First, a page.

KAPOLEI, OAHU (HawaiiNewsNow) - The HART board met today for the first time since the rail construction has been placed on hold. The board plans to comply with the state Supreme Court ruling but is also looking at ways around the work stoppage.
The board is somewhat limited on what it can do. The State Supreme Court said the city violated administrative rules. One option could be to try to change the rules now after the fact.
The HART board heard an update on the ruling that prompted construction to stop when they broke up the search for ancestral bones on the rail route into four segments rather than studying the whole 20 miles first. But the board went behind closed doors to keep strategies secret. When it came out the board chair read a statement.
"The board is fully committed to moving the project forward as required by our charter in a manner that is responsible to taxpayers and respectful of our cultural resources," said Carrie Okinaga, HART Board Chair.
Delays were a common theme of the meeting before that point. The board approved paying Kiewit Construction an additional $7.2 million, or 12 percent of the $60 million bid, for a delay from last year. Taxpayers have now spent more than $22 million in delay claims to Kiewit. That's not including the millions more from the current delay in construction.
"It was best to settle on what we could and that was the result on the $7.2 million. For those other items we still are at issue," said Lorenzo Garrido, HART Assistant Project Officer, to the board.
It begs the question, why the construction contract was awarded to Kiewit back in November 2009 knowing there was a possibility for delays because permits, access and approvals were still not in place.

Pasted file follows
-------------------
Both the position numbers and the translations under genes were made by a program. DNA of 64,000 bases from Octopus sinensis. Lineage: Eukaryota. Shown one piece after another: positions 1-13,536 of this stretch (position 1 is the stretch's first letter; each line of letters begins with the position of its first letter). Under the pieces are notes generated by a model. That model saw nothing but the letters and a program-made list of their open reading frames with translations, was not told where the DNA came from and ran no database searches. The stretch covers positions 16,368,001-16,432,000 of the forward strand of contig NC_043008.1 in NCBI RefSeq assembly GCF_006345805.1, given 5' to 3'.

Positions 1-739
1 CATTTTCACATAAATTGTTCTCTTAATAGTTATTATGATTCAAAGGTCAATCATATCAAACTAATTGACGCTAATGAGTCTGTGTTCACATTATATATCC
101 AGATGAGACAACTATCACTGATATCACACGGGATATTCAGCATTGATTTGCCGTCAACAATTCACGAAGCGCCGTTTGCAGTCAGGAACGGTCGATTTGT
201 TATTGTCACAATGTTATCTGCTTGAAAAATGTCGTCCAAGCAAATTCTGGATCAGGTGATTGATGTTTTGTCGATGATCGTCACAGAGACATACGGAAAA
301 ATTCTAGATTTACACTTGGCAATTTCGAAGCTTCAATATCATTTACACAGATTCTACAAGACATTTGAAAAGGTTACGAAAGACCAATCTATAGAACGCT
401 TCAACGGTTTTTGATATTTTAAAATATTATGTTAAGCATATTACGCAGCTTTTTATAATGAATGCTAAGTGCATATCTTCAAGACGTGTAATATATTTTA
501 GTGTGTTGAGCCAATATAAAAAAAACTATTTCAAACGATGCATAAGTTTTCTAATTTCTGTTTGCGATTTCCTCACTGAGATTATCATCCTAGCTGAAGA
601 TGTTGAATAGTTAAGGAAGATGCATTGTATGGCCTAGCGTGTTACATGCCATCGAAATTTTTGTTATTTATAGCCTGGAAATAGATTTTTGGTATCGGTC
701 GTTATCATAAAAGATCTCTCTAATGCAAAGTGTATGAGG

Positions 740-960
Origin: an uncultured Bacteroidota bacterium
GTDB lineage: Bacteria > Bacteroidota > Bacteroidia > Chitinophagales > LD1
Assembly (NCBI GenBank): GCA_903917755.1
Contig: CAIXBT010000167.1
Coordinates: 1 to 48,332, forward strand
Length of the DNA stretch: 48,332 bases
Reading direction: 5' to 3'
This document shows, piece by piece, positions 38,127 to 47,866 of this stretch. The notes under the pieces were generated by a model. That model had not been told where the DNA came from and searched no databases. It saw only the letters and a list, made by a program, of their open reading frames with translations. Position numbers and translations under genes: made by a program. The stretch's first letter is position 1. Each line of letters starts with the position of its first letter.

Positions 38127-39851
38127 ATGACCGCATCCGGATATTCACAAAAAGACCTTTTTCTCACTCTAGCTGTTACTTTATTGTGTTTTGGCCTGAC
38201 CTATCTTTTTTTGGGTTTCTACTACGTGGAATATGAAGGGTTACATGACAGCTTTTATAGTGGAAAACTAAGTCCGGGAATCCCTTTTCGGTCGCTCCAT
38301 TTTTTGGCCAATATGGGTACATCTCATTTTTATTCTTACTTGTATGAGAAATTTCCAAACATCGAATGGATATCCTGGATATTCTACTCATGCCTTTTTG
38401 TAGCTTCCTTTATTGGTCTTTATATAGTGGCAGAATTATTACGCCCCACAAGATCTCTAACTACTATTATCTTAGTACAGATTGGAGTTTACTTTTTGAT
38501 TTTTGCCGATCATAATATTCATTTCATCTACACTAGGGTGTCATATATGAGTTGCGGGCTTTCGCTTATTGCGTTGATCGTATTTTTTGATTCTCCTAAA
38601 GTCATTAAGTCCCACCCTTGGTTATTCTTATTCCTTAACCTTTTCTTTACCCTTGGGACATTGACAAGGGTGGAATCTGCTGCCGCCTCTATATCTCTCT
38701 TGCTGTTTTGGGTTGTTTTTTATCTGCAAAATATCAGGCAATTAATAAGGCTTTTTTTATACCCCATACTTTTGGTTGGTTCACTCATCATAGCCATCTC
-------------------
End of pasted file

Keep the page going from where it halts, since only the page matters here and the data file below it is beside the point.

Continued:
"I'm not here to second guess what decisions were made in the past several years. But those are the issues that are now confronting the staff currently," said Dan Grabauskas, HART CEO, to the board.
As of the latest progress report only 2 percent of construction is complete. The city projected having 4.5 percent done at this point. Also 32 percent of the design work is finished. Each month delay is estimated to cost $10 million. Still it's unknown if that money will go to pay construction workers or if they'll collect unemployment.
"When they give us some direction we'll have a better sense. Right now we don't have a sense," said Lance Wilhelm, Kiewit Building Group.
That direction clearly didn't come in the public portion of the HART meeting.
Board Chairwoman Carrie Okinaga issued the following statement following today's meeting of the Board of Directors of the Honolulu Authority for Rapid Transportation
(HART): The State and the City followed the State Historic Preservation Division's long]standing interpretation of its rules to allow the subsurface AIS work to proceed by sections. The lower court agreed with that interpretation. The Supreme Court disagreed with this interpretation and past practice. They ruled that we should complete the AIS work for all four sections of the project.
The HART Board is committed to fully comply with the Supreme Court ruling. The AIS work has already been completed in construction sections 1 and 2 and the AIS work in sections 3 and 4 will continue.
We were pleased to hear that the Supreme Court ruled that the City and State gave full consideration to cultural and historic values and that the court upheld the rail project's Environmental Impact Statement under State law.
We remain fully committed to moving the project forward as well as being in full compliance with all laws. The delay in construction will add costs, however we do have contingency funds to cover these costs.
The Board is fully committed to moving the project forward as required by our charter in a manner that is responsible to taxpayers and respectful of our cultural resources. The Board has directed the CEO to fully comply with the Supreme Court ruling and take the necessary steps to complete the AIS, including design and engineering.